18 July 2011

Craig Robinson, Flip Flop Fly Ball. 2011, Bloomsbury USA, New York.

Flip Flop Fly Ball is the story of one man’s baseball fandom. Usually, that would not be very interesting (e.g. discovers baseball card trading in schoolyard: 1983. attends first MLB game, hometown team wins world series: 1984. chasing the dragon ever since). But Robinson isn’t a usual fan. An English artist, he first noticed baseball in 2000, upon moving to Germany. Robinson describes the experience in straightforward, enjoyable essays detailing his discovering the sport and his trip Stateside to experience it, including stops in Seattle and Toronto. The bulk of the book, however, is devoted to the infographics that first made Flip Flop Fly Ball an internet sensation.

Hailed as a “mat[ing of] Edward Tufte and Bill James" by Deadspin, Robinson’s twofold gift is asking interesting questions from an outside perspective and showing us their answers in simple, often brilliant, amusing graphical form. The cover, for instance, illustrates the percentage of baseball books (among Amazon’s top 100 results for the term on a given date) which have a baseball on the cover—by turning the pitcher’s mound into a pie chart.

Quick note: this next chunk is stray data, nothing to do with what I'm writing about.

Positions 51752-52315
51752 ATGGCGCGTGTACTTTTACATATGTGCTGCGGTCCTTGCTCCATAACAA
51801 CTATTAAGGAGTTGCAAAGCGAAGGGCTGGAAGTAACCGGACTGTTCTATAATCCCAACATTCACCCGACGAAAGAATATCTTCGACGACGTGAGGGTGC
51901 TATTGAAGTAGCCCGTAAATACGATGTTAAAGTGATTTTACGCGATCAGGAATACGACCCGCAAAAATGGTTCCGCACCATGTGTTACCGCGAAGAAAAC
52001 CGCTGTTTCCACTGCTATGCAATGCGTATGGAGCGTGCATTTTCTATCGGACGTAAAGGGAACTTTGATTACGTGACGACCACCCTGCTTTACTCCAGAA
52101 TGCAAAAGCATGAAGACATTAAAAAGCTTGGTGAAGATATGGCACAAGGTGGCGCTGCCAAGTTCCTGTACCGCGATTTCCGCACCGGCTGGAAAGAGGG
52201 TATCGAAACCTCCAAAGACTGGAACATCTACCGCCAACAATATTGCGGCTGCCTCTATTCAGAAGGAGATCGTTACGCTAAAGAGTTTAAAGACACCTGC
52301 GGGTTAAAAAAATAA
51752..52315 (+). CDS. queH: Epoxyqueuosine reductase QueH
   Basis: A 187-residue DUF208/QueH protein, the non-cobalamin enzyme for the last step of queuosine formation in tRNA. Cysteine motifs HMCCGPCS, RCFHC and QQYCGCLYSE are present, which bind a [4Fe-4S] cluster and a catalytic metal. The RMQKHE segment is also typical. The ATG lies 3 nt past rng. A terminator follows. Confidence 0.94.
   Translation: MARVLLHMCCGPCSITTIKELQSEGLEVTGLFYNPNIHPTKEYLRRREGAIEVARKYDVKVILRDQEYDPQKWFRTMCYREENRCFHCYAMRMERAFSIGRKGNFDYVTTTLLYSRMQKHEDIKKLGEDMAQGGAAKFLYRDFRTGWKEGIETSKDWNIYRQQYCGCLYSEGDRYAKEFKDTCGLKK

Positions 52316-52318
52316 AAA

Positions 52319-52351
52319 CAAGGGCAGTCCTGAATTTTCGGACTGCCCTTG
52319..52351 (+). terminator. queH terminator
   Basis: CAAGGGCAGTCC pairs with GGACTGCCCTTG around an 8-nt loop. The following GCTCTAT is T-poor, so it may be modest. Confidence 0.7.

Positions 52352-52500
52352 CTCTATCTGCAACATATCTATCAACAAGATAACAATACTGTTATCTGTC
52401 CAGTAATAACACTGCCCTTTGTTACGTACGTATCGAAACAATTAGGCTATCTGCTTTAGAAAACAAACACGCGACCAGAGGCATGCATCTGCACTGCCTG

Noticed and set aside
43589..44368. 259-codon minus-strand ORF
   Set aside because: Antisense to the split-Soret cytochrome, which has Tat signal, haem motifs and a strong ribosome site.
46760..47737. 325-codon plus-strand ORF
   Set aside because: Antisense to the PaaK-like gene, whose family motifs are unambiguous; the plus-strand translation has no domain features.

And while Robinson is a Yankees fan, that comes across less as something to hate than as inevitable—he also counted, and charted, the number of different caps encountered in British and German towns during his travel from mid-2009 through 2010. The Yankees had 328. The Dodgers ran second—at 37. If a European is going to follow a team, exposure dictates it will be New York. Don’t hold it against him; be glad, instead, that he has discovered the game and given us this delightful book.

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